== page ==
He is overweight but has a listless stare that camouflages his sharp eyes, he used to voraciously devour cheap novels that make up the bottom of Bengali crime fiction, and studied homeopathy before he became a detective.
Meet 47-year-old CID inspector Anandamoy Chatterjee who successfully led the investigation into the gang rape and murder of a 20-year-old student walking home from college in Kamduni near Kolkata in June 2013.
When the court pronounced its verdict, based mainly on evidence provided by Chatterjee and his team, three men were given the death sentence while three more went to jail for life.
The former student of homeopathy still retains his first love. “I still advise friends and colleagues to take homeopathy medicines if they fall ill. It’s a love affair I can’t forget,” Chatterjee told HT on Saturday evening.
“I have done my duty. There is nothing to feel elated about. However, this is the first instance when I have been able to get a death sentence passed,” he said, modestly brushing aside the adulation.
A resident of Naihati, in the northern suburbs of Kolkata, he recalled how his boss, special inspector general of CID Vineet Goel, asked him if he could investigate the Kamduni case. “I told him, ‘If you want, I shall definitely take up the responsibility’.”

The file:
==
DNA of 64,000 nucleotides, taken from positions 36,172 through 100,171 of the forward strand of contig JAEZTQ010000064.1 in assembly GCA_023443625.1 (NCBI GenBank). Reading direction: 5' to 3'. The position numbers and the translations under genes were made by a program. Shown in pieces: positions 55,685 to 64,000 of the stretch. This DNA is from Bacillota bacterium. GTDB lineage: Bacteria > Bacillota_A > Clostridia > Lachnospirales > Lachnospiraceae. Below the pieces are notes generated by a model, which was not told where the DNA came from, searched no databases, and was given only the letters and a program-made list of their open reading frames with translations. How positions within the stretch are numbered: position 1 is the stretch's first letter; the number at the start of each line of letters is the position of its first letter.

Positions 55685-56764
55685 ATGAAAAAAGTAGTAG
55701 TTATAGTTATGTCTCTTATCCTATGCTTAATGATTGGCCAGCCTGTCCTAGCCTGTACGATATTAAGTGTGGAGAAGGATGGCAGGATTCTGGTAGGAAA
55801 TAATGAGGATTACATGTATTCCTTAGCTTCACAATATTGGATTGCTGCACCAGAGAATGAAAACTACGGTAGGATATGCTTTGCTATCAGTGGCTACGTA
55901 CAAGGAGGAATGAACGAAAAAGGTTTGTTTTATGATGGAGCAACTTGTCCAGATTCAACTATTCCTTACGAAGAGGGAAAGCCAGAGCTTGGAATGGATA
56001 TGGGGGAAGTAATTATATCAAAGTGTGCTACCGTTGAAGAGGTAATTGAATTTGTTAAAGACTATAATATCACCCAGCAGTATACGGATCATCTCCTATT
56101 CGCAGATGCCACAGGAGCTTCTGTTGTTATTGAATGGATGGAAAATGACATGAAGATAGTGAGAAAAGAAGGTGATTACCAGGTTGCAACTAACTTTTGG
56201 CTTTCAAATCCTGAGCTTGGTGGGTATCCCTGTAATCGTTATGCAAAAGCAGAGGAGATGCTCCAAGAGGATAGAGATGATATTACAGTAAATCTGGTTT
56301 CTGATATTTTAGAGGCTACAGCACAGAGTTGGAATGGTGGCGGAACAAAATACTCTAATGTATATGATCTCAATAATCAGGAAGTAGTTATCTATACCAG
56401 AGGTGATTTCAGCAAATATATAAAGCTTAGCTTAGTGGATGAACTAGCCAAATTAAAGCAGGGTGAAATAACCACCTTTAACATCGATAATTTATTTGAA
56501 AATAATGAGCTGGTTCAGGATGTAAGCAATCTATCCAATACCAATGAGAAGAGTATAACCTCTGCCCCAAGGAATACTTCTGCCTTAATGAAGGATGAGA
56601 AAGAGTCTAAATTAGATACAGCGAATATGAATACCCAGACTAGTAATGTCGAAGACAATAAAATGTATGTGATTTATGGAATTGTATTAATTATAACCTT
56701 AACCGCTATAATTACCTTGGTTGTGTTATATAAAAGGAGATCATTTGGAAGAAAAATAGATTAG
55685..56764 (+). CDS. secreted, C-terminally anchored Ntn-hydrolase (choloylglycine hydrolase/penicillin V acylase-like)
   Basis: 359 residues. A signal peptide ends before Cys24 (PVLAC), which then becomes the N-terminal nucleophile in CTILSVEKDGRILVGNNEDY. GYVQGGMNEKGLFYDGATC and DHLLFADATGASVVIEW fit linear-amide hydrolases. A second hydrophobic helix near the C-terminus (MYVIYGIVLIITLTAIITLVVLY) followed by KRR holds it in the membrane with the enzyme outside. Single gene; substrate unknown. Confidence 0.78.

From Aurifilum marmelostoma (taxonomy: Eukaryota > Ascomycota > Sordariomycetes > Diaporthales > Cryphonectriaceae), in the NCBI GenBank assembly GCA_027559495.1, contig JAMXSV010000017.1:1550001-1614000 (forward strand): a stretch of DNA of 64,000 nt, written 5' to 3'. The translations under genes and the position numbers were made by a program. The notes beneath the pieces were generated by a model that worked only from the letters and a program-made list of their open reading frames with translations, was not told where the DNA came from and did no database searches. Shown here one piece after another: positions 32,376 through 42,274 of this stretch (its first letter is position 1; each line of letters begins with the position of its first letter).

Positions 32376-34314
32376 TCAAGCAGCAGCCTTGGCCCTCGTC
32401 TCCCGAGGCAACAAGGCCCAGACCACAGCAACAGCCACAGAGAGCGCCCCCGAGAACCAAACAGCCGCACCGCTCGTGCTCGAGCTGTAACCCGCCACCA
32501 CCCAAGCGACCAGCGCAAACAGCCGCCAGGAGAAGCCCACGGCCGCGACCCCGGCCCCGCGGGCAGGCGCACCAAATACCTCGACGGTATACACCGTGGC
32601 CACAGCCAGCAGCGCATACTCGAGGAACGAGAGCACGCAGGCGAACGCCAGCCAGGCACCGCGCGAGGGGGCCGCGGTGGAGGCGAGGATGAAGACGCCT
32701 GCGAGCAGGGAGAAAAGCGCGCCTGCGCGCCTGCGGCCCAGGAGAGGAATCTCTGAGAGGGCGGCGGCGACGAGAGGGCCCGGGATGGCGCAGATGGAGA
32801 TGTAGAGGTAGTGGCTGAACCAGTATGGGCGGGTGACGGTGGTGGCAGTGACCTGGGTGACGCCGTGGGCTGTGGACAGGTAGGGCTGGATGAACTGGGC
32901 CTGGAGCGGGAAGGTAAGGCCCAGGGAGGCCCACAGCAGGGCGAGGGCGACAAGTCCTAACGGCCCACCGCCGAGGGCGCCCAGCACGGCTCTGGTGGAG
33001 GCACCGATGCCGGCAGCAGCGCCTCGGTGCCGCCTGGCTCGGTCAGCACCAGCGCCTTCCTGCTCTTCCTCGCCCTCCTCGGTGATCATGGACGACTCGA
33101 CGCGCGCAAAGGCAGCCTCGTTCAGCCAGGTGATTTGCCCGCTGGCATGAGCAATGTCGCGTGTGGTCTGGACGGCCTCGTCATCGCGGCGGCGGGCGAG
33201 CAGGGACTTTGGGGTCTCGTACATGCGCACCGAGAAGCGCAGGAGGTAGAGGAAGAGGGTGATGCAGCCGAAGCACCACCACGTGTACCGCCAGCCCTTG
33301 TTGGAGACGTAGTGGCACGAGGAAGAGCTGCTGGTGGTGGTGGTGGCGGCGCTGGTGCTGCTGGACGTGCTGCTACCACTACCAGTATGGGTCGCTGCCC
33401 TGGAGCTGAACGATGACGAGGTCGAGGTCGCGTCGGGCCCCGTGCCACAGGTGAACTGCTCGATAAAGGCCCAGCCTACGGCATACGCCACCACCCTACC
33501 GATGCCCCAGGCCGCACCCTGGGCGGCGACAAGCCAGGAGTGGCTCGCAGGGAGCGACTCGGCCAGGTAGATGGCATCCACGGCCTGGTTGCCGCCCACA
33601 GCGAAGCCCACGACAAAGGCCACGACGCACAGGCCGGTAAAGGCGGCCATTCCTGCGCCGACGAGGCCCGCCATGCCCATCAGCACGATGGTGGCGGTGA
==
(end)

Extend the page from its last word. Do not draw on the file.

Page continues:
Chatterjee is grounded to his humble roots. A rust-coloured, half-sleeve sweater accentuates his paunch, his gait is not sprightly but awkward and he takes a suburban train to office every day.
He lives with his homemaker-wife and two daughters — the elder studying law while the younger will write her class 10 board exam from Monday. “My wife telephoned me and asked if I had my meal. My daughters congratulated me and told me to return home early and safely,” said the loving husband and dotting father.
Chatterjee joined police in 1993 and was deputed to the CID three years ago. He handled another case of suspected gang rape and murder in 2012. But he later found that no rape was committed.
The knack for sniffing out criminals began early for this son of a coal mine employee, partly because of his youthful addiction to cheap detective stories of Swapan Kumar. “Now I get no time to read nay books other than those on law related to my cases,” he confessed.
He has no other addictions, though. “No alcohol, no tobacco. Sometimes I chew a betel leaf. That’s all,” Chatterjee signed off.